Posted by Sally Cameron on Tue, Dec 01, 2015 @ 10:22 PM
Thousands of street trees to be planted in Greater Geelong to cool sizzled suburbs:
Under a new council plan, Greater Geelong is set to plant thousands of street trees to grow the region’s urban forest and cool its hottest suburbs. These include Corio, Norlane, and Whittington, where new trees are set to mitigate summer heatwaves and provide environmental benefits.
Councillors backed the plan to turn Geelong into a “cool green city for the future” at a recent public meeting. The Urban Forest Strategy shows the city’s budget allows it to plant 1050 advanced street trees a year, but it chops down almost that many (1000) due to old age, disease, and new developments. The net gain of 50 trees is below the stated aim of 400 additional trees per year, so the strategy aims to increase plantings by 500 a year at an estimated cost of $200,000.
Councillors were told suburbs of social disadvantage, such as Corio, Norlane, and Whittington, would benefit from plantings because they had little tree coverage and were among the areas that suffered most on Geelong’s hottest days.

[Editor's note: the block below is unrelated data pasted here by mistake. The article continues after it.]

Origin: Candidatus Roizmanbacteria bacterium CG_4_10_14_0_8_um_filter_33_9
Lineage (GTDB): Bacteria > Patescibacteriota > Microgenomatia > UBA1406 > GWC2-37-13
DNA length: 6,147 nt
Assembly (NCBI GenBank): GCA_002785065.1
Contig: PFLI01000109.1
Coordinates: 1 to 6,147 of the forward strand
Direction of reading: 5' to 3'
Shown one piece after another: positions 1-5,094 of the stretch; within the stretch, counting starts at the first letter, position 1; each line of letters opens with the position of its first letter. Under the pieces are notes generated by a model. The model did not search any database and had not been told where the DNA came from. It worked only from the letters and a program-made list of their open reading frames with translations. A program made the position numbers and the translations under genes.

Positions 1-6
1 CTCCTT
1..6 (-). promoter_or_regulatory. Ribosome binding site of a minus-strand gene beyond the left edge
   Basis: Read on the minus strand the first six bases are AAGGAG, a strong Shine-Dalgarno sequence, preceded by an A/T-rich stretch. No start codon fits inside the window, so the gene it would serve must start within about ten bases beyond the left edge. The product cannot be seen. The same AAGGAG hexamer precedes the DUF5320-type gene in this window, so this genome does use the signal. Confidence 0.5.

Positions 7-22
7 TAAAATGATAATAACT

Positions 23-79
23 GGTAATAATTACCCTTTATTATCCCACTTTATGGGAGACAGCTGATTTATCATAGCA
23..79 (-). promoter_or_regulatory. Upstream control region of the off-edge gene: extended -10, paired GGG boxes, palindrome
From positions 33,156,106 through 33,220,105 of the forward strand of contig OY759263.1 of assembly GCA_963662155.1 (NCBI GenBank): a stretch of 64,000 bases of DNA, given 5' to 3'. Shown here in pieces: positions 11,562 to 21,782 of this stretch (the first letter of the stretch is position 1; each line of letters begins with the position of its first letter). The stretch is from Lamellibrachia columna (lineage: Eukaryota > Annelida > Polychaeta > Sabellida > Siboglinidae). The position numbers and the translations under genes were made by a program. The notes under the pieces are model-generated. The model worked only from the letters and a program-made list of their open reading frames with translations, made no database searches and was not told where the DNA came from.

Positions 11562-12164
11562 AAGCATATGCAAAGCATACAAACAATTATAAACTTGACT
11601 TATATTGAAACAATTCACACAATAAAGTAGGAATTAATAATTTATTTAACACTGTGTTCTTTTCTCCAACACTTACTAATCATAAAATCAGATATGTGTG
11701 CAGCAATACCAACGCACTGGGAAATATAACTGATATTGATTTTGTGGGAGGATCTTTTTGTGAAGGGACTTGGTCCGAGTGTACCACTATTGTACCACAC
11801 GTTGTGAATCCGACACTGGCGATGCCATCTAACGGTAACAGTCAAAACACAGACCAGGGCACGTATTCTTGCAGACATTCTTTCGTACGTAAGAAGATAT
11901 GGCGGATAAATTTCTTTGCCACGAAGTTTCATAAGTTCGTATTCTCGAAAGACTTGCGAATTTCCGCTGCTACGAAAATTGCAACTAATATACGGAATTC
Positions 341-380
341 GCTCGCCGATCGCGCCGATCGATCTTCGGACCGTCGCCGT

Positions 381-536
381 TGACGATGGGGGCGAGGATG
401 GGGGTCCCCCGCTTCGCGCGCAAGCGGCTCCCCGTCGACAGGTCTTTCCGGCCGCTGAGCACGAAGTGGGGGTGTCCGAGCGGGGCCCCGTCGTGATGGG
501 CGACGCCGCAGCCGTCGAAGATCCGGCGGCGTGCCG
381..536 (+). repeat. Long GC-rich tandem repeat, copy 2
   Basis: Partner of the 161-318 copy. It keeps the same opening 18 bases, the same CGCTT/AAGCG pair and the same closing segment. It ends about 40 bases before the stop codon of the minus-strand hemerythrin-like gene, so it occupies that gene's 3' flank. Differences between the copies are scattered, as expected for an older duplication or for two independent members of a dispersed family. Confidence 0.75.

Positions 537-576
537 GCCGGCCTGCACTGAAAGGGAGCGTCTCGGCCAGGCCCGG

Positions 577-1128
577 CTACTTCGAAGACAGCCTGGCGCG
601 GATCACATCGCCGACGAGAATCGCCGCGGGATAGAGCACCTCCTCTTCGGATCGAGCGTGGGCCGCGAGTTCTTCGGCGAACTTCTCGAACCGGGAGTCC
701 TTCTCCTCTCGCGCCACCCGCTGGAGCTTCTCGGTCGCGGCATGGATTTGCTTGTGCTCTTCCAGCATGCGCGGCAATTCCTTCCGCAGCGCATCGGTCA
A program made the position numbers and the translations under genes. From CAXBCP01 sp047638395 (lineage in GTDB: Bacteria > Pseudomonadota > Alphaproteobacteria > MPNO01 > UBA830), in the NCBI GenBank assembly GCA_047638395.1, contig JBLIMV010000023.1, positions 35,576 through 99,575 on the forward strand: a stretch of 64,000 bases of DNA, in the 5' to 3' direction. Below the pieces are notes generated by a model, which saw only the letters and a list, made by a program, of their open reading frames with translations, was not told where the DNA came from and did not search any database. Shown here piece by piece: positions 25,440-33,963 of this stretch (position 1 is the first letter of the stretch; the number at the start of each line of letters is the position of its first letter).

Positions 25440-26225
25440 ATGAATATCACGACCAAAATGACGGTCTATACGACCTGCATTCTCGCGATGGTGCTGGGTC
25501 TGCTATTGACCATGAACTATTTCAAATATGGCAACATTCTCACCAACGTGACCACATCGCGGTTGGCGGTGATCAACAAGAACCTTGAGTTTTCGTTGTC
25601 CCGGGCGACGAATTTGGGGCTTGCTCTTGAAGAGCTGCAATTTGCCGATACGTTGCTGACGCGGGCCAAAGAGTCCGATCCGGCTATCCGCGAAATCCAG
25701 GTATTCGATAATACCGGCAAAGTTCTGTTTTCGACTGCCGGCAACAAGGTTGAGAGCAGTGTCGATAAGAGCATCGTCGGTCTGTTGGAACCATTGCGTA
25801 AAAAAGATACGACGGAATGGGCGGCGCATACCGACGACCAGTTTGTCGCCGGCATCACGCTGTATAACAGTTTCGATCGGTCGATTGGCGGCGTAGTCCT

Austin Ward Councillor, Jock Irvine, said Whittington residents had responded well to the trees planted in their neighbourhood, many volunteering to maintain them. “We need to start in the more barren areas,” Councillor Irvine said. “It’s hard to put a value on beautifying a neighbourhood and a streetscape, but it is important. In some cases people might feel like they don’t get a lot in life, so they respond very well when the council comes and gives them another reason to take pride in where they live. Obviously, there’s a cost to council but the problem is that we didn’t plant enough trees in the first place. The leafy streets of Newtown and Herne Hill are only the way they are now because the effort was made a long time ago and now those trees are established.”
The city used satellite thermal imagery to show areas of Geelong that heat up more quickly and then retain that heat into the night. The northern industrial zone was singled out as a hotspot, and therefore a priority for planting. The report also highlighted a variety of benefits trees would provide, including cooling neighbourhoods, improving air quality, saving energy, and leveraging stormwater.